Ayodhya, the birth place of Lord Rama, is kicked off with a grand celebration of Deepavali this year. Yesterday the residents of Ayodhya lit 551,000 lamps and illuminated the banks of River Sarayu. Even this pandemic could not dampen our festive spirit, special arrangements have been made across the nation to celebrate this Deepavali happier, healthier & safer than ever before. This year I have tried to replicate my grandmother’s Deepavali platter consisting of traditional Tamilnadu sweets & savories, and it reminds me of the festive feasts relished during my childhood days. Now I post a recipe for Manoharam, a sweet delicacy popular in southern districts of Tamilnadu, and you can also find my other Deepavali recipes here.
Dumplings are not only traditional but also universal, they are ubiquitous in almost every cultural cuisine in various forms be it boiled, baked, steamed or fried. Chinese dim sum, Italian ravioli, Nepalese yomari, Jamaican fried dumplings, Polish potato plum dumplings, British herb dumplings, American apple dumplings, etc. are some of the old-fashioned adorable dumplings that still delight the gourmets across the globe. Susiyam, Munthiri kothu & Bonda are the traditional dumplings prepared in my family for Deepavali festival.
Vada pav is similar to American burger, here we use a pull-apart pav bread stuffed with spicy potato dumpling instead of patties. It is a popular street food in Mumbai, anyone traveling to Mumbai won’t like to return home before relishing the street foods like vada pav, pav bhaji, paani puri, etc. It is so fascinating to find people from every walk of life whether a celebrity or a taxi driver dropping in to such eateries to savor these tantalizingly delicious goodies.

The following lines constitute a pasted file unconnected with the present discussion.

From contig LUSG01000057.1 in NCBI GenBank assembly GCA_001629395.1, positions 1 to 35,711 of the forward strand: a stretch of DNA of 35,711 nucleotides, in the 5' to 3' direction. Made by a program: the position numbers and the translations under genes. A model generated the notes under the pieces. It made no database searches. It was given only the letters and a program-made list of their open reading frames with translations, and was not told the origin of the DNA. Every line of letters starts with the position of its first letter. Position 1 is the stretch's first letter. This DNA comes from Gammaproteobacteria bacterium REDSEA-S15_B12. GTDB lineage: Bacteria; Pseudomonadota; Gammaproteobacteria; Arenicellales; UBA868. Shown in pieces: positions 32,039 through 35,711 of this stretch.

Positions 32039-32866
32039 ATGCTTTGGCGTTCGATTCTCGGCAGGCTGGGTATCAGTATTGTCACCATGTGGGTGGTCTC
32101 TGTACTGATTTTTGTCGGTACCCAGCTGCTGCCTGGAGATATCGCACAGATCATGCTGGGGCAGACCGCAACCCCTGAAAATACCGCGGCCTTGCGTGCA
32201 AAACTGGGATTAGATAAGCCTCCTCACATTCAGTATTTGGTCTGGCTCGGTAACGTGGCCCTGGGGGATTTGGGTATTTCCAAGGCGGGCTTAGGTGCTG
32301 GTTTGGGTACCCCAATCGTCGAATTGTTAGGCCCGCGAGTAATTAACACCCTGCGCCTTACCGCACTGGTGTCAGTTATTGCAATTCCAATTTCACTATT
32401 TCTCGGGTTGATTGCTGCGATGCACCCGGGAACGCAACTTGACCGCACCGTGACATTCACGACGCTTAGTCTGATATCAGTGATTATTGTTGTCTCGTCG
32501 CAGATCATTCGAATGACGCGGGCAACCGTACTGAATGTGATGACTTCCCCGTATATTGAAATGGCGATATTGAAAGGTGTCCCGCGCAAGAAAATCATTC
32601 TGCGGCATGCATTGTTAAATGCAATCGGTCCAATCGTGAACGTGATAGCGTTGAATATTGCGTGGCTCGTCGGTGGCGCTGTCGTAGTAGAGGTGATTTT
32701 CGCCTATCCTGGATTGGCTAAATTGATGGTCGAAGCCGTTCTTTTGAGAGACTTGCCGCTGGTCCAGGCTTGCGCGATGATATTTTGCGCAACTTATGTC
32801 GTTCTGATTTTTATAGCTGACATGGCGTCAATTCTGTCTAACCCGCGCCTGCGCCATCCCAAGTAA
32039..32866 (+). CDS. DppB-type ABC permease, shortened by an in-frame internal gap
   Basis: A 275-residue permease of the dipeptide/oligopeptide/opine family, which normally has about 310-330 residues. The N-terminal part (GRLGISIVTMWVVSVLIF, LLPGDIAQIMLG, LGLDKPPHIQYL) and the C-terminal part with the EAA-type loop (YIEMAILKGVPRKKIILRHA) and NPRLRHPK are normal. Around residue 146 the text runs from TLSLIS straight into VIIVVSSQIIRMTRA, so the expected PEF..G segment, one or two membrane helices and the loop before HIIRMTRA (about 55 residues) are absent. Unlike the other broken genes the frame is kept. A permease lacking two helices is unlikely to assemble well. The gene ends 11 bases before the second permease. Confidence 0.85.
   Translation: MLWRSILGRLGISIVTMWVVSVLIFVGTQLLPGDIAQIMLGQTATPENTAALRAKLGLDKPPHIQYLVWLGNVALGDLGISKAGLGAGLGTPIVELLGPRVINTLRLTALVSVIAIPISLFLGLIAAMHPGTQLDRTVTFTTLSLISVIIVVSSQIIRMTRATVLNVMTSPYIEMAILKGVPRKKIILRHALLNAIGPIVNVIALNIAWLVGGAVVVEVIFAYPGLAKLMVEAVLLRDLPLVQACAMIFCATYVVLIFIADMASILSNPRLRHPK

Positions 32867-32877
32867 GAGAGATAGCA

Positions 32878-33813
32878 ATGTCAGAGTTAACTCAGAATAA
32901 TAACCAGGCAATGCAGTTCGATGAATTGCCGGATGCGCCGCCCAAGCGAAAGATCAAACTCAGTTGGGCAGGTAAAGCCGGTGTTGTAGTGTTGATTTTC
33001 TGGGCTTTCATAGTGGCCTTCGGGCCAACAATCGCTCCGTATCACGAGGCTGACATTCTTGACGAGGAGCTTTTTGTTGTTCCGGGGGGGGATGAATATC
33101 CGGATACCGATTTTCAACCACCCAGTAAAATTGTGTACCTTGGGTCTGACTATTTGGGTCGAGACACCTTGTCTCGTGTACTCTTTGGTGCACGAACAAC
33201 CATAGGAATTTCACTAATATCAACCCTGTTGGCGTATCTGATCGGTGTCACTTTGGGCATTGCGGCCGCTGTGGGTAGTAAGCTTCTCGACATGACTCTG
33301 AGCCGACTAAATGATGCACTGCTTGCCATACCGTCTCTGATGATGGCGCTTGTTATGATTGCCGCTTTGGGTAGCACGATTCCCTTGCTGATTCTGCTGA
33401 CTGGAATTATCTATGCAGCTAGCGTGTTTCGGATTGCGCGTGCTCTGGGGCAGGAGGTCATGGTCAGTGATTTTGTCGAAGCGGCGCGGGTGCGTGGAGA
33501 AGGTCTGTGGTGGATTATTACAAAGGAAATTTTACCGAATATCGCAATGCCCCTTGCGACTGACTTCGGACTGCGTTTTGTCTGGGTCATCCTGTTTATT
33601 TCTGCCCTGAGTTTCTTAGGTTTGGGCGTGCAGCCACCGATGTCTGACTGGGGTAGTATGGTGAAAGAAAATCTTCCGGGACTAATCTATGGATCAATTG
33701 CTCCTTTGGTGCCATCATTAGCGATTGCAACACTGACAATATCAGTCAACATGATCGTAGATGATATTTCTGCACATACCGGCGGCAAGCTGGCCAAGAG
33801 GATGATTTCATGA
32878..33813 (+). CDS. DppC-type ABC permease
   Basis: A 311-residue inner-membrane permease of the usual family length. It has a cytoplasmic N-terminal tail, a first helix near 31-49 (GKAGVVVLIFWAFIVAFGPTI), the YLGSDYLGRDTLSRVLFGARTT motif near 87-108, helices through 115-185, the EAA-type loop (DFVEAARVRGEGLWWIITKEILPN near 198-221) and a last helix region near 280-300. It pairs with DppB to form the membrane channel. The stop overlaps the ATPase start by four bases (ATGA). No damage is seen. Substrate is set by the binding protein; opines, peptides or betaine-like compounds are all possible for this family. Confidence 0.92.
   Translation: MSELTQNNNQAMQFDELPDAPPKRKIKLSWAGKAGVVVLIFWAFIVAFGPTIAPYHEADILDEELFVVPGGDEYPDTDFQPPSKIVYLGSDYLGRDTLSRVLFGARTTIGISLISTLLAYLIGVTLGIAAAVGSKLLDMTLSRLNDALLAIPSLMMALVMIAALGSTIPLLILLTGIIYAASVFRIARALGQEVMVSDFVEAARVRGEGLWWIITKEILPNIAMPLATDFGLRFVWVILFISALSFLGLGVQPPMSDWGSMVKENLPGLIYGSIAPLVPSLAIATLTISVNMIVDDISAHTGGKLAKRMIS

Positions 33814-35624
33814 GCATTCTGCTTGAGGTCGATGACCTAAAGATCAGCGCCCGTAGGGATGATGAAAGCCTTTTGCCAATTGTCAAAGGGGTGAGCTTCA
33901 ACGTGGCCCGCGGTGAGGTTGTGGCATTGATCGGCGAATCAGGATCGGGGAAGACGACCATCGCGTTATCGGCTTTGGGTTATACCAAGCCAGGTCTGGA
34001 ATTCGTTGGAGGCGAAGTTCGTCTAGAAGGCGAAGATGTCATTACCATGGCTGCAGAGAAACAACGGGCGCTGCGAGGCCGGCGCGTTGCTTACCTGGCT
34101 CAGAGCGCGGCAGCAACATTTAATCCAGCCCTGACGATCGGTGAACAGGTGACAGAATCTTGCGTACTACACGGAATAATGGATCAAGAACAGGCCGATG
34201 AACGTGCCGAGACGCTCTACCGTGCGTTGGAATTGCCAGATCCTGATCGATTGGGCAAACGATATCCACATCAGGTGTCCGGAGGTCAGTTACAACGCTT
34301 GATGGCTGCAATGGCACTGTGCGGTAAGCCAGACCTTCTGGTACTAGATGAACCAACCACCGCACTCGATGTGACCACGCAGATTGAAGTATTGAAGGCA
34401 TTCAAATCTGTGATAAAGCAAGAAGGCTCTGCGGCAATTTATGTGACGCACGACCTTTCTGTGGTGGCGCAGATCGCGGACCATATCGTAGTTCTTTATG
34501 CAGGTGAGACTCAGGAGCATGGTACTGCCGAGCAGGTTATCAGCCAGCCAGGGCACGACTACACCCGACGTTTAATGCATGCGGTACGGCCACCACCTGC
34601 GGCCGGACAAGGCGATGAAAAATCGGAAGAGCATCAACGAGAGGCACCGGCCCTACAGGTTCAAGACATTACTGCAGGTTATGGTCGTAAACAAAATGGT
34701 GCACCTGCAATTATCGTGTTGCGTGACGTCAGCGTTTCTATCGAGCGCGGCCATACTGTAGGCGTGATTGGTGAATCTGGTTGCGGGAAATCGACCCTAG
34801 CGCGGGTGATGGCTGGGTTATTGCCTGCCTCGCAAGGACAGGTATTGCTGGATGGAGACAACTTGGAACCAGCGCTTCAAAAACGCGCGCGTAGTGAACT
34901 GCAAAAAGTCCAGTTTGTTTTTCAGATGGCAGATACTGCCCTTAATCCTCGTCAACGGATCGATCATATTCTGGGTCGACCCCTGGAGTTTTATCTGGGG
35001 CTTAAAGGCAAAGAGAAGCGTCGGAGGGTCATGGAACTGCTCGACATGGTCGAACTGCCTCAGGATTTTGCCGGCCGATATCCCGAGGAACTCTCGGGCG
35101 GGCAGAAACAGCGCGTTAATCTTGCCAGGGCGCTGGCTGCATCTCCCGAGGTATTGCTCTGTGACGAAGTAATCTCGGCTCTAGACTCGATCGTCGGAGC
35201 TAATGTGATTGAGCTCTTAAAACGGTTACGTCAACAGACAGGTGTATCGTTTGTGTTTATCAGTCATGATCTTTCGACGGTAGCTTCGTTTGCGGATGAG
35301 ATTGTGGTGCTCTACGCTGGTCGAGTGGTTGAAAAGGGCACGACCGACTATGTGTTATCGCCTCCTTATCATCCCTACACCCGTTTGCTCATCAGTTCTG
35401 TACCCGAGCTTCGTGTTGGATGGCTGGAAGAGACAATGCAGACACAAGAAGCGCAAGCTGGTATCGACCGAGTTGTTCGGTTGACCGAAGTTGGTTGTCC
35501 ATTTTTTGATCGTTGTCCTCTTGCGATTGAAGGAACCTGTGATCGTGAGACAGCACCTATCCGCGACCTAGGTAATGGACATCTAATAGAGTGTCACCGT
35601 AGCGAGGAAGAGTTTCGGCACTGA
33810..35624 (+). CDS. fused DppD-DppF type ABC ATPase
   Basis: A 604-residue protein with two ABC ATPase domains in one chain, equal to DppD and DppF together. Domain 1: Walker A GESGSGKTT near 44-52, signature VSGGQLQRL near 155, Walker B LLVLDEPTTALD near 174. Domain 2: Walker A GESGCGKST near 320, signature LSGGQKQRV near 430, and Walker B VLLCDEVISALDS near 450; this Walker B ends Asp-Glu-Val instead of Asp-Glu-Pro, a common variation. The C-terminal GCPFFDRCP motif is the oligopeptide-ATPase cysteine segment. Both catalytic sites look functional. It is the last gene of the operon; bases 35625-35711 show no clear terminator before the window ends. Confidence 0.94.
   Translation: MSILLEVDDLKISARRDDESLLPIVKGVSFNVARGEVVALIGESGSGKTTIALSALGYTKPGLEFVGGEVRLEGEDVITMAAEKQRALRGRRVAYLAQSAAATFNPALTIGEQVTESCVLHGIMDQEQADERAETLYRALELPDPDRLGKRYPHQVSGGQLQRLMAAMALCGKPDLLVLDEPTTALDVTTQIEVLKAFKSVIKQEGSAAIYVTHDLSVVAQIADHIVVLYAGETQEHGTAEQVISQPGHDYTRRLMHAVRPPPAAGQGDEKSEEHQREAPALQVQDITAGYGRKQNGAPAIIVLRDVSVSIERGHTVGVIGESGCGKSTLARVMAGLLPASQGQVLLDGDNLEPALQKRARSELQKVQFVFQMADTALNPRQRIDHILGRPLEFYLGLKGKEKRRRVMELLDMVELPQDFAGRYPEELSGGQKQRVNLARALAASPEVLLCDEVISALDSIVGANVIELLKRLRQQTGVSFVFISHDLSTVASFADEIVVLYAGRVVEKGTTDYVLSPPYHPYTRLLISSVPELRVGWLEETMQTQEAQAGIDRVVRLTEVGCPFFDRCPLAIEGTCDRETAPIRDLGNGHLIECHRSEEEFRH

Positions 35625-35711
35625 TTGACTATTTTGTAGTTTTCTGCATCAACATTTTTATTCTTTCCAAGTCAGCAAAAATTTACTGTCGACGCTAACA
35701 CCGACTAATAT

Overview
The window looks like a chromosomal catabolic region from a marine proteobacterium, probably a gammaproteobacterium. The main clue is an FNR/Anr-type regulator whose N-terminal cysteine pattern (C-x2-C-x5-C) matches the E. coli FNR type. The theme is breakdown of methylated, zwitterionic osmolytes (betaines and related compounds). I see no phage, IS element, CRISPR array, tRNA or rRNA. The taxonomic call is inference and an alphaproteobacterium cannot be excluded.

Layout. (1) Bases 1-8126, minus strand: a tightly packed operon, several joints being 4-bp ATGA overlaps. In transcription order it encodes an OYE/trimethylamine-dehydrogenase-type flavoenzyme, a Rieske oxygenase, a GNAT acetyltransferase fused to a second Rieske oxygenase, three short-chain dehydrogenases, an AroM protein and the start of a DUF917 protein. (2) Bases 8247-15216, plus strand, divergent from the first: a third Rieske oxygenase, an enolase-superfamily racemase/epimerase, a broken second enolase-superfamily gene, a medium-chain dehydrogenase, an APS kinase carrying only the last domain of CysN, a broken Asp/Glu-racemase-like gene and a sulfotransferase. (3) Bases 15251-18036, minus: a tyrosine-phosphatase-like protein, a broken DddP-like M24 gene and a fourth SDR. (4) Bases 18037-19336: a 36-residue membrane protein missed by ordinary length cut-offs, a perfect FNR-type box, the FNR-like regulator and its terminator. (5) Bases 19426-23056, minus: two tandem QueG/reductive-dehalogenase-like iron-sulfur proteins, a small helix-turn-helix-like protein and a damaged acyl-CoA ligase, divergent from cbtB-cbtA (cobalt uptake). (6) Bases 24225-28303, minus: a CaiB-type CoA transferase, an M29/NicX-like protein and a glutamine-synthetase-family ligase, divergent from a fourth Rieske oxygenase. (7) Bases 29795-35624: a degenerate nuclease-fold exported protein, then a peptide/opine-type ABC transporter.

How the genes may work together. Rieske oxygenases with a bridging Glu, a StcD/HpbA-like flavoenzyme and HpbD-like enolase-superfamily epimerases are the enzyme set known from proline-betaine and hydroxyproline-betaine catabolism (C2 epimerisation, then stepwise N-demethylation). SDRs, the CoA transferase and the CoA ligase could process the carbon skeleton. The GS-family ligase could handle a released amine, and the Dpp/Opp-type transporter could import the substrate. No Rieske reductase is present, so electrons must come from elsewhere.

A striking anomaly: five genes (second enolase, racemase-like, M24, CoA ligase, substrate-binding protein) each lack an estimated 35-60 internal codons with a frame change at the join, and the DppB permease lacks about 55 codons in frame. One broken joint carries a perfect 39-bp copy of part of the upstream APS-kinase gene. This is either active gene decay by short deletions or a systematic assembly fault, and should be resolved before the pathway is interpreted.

Vegetable bajji are nothing but the fritters available in every cuisine across the globe. Crispy fritters are commonly prepared using the batter made of corn starch & all purpose flour. But we, South Indians, prepare fluffy fritters by deep frying the slices of locally grown vegetables dipped into the Bengal gram (chickpea) batter. Nevertheless, people with sensitive stomach prefer to avoid taking these fritters as gram flour causes flatulence & indigestion. So I have added powdered ajwain (omam seeds) that are commonly used in Ayurvedic medicine to treat stomach ache, indigestion, gastritis & flatulence. Besides, I have replaced baking soda with dosa batter that aids in digestion of gram flour and is useful to make the bajji fluffy. I have also added little ghee into the batter for the delicious aroma.